For the last few months I’ve been working with Erika Stewart on a website to share their farming vlog and share first hand ranch information with beef consumers (maybe that’s you, I know I enjoy a good steak). Here are some takeaways from this project that will likely be helpful if you’ve got a website project on your mind as well!
It’s tempting to say “I’d like for everyone to be able to use the resources I share” but it’s harder to write them with EVERYONE in mind.
Erika and I had many conversations about who her website was for and how she wanted sto share the content with them. She wanted it to be casual, heartfelt and honest. So that’s the tone we focused on but the “who” was a little harder to nail down.
Erika wanted to be very inclusive (which is admirable and important) and I know so many of you also struggle with how to be inclusive but also have direction in your writing. And honestly choosing an audience can be a bit elusive but I do know that being direct and speaking to a specific audience doesn’t necessarily mean your excluding anyone. It just means that you will connect better with the people that can relate to you most.
Say, for example, someone asked you “what you do to keep your mental health strong” and you answered:
The second answer is very directed to horseback riders. And they would likely be the ones to relate to it the most. The first answer is the most general and probably the most inclusive but also the least helpful Or insightful. Writing with a specific type of person in mind is important so that you can give more in depth and valuable answers. Vague, undirected answers aren’t very helpful to anyone.
Narrowing down your focus and directing your answers doesn’t exclude anyone from learning from them. What it does do is ensure that the people that need your message the most can relate to it and connect with it on a deeper level.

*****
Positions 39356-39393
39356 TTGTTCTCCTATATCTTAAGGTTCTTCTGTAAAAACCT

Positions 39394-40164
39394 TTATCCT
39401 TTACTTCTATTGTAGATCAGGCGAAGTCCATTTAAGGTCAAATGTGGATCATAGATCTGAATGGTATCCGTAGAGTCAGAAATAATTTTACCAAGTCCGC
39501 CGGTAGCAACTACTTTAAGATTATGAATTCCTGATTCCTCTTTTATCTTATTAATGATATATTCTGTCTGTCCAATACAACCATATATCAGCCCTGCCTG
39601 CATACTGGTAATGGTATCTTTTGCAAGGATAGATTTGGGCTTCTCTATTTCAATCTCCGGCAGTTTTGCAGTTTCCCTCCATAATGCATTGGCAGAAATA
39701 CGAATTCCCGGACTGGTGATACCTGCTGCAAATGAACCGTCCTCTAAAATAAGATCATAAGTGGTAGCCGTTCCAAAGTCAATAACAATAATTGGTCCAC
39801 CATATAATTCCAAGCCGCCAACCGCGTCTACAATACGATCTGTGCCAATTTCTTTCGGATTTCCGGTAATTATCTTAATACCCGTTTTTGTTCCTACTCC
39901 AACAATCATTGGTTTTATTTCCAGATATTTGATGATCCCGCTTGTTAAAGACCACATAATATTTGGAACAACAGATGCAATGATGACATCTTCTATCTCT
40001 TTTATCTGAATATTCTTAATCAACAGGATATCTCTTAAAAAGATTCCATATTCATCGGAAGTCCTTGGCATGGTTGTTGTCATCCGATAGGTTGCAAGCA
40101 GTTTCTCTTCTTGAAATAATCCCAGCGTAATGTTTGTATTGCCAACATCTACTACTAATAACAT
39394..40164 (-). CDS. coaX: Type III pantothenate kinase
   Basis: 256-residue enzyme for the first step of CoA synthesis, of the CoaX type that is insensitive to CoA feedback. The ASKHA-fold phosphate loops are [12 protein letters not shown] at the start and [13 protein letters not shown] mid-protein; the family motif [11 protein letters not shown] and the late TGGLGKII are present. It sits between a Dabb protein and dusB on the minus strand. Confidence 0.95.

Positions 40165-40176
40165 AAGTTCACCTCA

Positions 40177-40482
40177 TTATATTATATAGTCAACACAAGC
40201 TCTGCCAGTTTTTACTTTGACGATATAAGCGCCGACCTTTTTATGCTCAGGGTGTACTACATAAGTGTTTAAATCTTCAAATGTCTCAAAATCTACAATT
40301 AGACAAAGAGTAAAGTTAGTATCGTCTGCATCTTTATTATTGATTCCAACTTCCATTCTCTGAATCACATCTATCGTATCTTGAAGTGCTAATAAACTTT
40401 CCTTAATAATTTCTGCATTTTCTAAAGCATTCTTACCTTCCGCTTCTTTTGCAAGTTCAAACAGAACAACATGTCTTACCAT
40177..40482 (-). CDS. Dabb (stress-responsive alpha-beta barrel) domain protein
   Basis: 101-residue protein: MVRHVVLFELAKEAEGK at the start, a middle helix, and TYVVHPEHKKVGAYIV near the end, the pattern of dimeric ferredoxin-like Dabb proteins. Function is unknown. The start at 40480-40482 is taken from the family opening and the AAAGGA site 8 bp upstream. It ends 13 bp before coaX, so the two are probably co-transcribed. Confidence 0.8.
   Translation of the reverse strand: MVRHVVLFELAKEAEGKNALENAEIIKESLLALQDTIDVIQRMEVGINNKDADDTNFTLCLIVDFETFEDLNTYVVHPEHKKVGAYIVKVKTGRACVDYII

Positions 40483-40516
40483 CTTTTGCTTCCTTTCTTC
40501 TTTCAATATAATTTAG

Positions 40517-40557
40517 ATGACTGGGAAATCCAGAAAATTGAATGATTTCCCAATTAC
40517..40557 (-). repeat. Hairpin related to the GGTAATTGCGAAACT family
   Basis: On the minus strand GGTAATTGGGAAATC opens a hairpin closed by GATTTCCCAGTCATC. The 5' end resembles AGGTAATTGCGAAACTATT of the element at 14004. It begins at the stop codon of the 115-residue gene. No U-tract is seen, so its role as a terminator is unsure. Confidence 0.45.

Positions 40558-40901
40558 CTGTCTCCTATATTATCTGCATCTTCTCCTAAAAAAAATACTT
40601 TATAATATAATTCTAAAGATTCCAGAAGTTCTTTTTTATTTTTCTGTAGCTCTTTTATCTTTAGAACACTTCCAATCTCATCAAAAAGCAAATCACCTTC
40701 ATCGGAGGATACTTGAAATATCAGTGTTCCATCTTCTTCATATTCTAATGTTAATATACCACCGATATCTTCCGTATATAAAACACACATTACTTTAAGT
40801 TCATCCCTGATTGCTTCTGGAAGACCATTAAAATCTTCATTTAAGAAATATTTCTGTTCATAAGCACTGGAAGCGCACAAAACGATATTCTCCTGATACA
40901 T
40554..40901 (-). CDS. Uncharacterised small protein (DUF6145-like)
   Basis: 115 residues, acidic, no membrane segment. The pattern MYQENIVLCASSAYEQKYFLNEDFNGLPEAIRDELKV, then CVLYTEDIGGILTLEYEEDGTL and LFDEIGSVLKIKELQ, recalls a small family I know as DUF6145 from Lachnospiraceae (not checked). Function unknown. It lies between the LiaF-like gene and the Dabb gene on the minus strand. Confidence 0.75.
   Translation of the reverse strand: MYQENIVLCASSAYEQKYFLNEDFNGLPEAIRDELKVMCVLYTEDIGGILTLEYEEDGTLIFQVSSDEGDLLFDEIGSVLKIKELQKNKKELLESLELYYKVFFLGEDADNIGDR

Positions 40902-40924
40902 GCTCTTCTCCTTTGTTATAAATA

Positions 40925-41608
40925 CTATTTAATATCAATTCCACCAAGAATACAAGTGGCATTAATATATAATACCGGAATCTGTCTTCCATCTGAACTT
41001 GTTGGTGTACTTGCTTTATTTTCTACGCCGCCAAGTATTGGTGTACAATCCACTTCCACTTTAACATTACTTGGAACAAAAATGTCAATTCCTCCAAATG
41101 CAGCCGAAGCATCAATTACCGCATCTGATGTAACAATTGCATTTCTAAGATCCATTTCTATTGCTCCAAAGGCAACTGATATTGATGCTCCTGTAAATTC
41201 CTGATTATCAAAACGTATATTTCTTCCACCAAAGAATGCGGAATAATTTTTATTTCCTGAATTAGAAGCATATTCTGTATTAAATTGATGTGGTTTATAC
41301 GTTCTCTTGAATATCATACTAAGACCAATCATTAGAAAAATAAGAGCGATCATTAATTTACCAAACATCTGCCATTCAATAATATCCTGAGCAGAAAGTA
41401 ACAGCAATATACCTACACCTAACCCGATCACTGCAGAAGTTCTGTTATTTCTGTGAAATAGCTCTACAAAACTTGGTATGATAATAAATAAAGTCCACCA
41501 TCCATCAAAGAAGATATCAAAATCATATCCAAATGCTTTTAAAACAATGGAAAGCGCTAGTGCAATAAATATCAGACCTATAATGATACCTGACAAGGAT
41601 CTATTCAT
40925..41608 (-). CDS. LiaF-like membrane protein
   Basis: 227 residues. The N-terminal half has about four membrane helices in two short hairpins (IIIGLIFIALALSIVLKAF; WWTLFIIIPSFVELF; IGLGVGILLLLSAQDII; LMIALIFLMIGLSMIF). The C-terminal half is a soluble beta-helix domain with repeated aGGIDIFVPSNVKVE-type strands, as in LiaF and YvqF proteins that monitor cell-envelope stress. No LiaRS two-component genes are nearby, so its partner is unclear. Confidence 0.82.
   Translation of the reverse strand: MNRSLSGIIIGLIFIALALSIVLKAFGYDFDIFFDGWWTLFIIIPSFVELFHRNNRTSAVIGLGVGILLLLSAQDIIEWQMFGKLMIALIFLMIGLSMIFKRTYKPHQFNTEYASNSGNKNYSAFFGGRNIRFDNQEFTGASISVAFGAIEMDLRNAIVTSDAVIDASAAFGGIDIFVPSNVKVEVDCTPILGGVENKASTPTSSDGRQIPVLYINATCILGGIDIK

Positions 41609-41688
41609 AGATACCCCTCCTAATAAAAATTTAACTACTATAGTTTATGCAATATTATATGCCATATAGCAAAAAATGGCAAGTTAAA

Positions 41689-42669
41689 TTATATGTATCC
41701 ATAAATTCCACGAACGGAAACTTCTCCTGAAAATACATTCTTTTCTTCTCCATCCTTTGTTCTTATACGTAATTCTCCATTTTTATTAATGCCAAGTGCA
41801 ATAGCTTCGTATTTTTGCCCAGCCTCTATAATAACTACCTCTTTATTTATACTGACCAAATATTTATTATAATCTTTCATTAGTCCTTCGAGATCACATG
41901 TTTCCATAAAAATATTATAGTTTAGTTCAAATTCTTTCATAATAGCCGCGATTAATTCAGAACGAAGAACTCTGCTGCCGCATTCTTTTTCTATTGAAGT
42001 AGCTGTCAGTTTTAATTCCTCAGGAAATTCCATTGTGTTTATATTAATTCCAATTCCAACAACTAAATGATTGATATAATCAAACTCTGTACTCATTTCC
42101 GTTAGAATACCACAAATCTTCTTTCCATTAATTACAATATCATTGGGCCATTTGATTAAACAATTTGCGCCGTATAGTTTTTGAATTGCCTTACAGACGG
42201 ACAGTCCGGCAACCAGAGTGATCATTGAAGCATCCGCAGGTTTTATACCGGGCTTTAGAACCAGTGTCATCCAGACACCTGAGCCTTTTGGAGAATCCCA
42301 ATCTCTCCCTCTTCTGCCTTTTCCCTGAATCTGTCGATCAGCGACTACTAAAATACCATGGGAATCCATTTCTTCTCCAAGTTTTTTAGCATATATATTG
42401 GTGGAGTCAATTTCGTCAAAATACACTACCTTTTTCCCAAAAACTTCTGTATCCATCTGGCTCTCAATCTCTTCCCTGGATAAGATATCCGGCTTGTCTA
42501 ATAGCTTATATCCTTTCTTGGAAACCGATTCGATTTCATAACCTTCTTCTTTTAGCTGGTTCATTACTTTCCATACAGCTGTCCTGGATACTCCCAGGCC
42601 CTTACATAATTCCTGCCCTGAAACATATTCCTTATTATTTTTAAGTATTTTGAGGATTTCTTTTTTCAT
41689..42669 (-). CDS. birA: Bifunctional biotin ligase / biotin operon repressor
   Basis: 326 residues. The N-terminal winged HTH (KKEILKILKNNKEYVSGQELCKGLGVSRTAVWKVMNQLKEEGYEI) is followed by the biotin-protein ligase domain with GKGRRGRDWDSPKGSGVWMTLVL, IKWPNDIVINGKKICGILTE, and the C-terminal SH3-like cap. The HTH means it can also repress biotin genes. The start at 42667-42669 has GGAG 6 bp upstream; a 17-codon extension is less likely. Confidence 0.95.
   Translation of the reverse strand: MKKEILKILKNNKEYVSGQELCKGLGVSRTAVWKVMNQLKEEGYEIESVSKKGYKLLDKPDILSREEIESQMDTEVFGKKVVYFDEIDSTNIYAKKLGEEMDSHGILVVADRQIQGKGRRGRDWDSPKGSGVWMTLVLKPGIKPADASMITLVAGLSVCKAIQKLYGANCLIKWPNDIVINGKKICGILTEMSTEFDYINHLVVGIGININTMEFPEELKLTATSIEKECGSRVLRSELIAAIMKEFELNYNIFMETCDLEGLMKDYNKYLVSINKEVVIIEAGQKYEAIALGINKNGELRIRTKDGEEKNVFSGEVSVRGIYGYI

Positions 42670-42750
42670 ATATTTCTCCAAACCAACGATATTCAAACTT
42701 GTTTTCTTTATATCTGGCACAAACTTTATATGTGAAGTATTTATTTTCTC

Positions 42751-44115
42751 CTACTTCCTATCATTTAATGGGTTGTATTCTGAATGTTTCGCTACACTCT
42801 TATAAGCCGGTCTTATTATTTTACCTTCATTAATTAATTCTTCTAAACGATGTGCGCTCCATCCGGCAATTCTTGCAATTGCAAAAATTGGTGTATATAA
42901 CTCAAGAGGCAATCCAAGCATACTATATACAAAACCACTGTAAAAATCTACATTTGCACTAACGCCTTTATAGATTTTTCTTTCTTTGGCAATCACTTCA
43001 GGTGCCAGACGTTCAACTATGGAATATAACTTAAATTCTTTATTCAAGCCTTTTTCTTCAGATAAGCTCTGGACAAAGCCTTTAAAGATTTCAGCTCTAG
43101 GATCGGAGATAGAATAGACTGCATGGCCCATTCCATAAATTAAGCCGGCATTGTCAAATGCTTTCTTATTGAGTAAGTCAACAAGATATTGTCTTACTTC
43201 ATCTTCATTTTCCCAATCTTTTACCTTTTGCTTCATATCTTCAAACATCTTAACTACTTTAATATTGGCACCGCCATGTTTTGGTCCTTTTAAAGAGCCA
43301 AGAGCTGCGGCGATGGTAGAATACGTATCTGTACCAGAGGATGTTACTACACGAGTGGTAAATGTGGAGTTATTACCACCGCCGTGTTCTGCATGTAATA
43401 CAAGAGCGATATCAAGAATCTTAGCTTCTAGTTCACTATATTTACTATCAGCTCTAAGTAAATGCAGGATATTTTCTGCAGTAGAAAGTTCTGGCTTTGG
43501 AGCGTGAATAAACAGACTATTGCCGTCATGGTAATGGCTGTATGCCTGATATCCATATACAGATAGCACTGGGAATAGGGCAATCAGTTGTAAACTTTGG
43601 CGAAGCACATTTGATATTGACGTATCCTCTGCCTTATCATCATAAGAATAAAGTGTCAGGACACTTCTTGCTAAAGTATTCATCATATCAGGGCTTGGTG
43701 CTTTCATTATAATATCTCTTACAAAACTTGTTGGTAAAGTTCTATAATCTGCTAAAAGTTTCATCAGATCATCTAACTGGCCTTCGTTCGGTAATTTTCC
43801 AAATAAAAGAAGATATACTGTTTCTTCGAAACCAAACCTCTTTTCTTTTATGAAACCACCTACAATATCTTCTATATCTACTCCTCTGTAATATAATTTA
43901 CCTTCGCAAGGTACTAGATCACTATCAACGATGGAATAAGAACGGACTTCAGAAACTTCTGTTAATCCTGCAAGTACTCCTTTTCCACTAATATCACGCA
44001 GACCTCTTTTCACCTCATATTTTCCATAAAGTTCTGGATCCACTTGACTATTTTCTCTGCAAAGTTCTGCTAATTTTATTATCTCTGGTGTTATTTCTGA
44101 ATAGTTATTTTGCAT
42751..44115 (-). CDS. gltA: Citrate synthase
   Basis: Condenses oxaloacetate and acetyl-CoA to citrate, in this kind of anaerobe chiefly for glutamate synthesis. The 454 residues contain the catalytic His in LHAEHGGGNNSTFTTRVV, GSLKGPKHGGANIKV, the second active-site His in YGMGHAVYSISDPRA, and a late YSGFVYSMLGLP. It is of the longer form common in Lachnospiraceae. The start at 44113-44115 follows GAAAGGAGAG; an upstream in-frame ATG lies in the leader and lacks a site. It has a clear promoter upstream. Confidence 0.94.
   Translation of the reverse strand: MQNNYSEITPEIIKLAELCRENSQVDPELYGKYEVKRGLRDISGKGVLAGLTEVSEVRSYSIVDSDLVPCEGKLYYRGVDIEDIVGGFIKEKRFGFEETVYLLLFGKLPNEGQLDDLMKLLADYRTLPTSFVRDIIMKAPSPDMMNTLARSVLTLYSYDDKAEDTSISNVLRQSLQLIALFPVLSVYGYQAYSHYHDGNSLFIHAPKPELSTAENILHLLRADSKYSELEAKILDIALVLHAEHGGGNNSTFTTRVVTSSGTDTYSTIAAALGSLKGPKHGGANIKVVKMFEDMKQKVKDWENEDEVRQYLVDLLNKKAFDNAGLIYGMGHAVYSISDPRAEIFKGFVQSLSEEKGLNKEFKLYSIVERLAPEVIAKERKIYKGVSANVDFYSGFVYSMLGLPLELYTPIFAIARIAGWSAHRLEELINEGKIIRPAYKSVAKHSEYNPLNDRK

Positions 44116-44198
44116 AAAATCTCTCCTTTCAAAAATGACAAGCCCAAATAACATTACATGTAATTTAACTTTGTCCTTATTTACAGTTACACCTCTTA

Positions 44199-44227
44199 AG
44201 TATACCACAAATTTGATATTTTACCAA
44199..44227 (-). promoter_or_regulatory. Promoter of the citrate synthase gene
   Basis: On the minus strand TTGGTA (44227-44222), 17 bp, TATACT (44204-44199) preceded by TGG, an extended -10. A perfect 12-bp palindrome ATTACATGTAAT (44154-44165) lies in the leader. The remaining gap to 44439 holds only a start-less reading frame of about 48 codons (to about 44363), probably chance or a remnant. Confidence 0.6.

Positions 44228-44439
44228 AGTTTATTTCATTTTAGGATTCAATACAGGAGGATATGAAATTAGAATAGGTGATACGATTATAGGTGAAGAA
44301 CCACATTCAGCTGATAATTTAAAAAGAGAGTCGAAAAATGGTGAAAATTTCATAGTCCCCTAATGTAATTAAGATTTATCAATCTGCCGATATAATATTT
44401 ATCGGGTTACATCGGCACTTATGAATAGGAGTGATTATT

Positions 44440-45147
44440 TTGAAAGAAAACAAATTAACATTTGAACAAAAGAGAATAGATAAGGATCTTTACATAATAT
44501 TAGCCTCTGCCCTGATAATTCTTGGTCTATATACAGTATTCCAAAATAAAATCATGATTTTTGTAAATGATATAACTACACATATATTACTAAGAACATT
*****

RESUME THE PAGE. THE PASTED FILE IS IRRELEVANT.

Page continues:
2. START COMPILING THE MEAT AND BONES OF YOUR WEBSITE AS SOON AS POSSIBLE.
The ‘meat and bones’ are things like graphics, pictures, links, videos, testimonials and content, for example FAQ answers. These are the types of items that your website designer can’t do without and it falls on you to collect them or write them. A website designer can often do some of the main content writing but the very specific answers will likely need your voice and attention.
As a website designer I can tell you that the biggest hold up to project progress is usually collecting all the info needed to build the pages. It’s not hard work to collect it but it is a bit of a time commitment to choose pictures, request testimonials, and sit down and actually brainstorm what you want included. If you have a resume built already this can often be very handy for building an about page.
An Agriculture Advocate website is a very content heavy type of website which Erika and I discovered as we began to put it together. It took a lot of back and forth figuring out what resources we needed. The most valuable part of an Agriculture Advocates website is the answers they share to questions food consumers have. Erika put a lot of thought and effort into compiling her answers and info.
Although it was a similar amount of work to other website I’ve built it did take longer to complete this project because of the significant amount of content to include.
If your working on a website project and want to include an FAQ section or Blog posts answering customer questions I would suggest setting aside a little more time to write and plan the content. It’ll be worth your time and help the project progress.
I use a Website questionnaire to collect info from all my clients. After this project I will definitely be adding the following questions to it:
Giving and getting feedback can be a bit confusing at times. Whenever you give feedback to your website designer always indicate the page and section that your referring to. Screenshots can be very helpful too.
For this project we used Wix and it has a built in commenting option which was quite useful but didn’t come Without its own set of glitches.
As a website designer this is an area that I’m
Working on. When I’m working on a website I am constantly making updates and changes (nothing is ever perfect enough 😂). I feel that I definitely muddied the waters by asking for feedback and then changing things while they were reviewing it. Or not completing all the changes before requesting more feedback. In the future I will try to batch my edits, request feedback and then wait patiently for feedback. (Reminder to self: patience is a virtue).
Regular communication and zoom phone calls are also really great for clearing up any confusion. I always plan at least 5 calls spread throughout a project.
All in all this was a dream project for me and I think Erika and I created a really great resource. Erika can now expand on this starting place for years to come!
If your thinking of building a website or in the midst of a website project I hope you find this useful!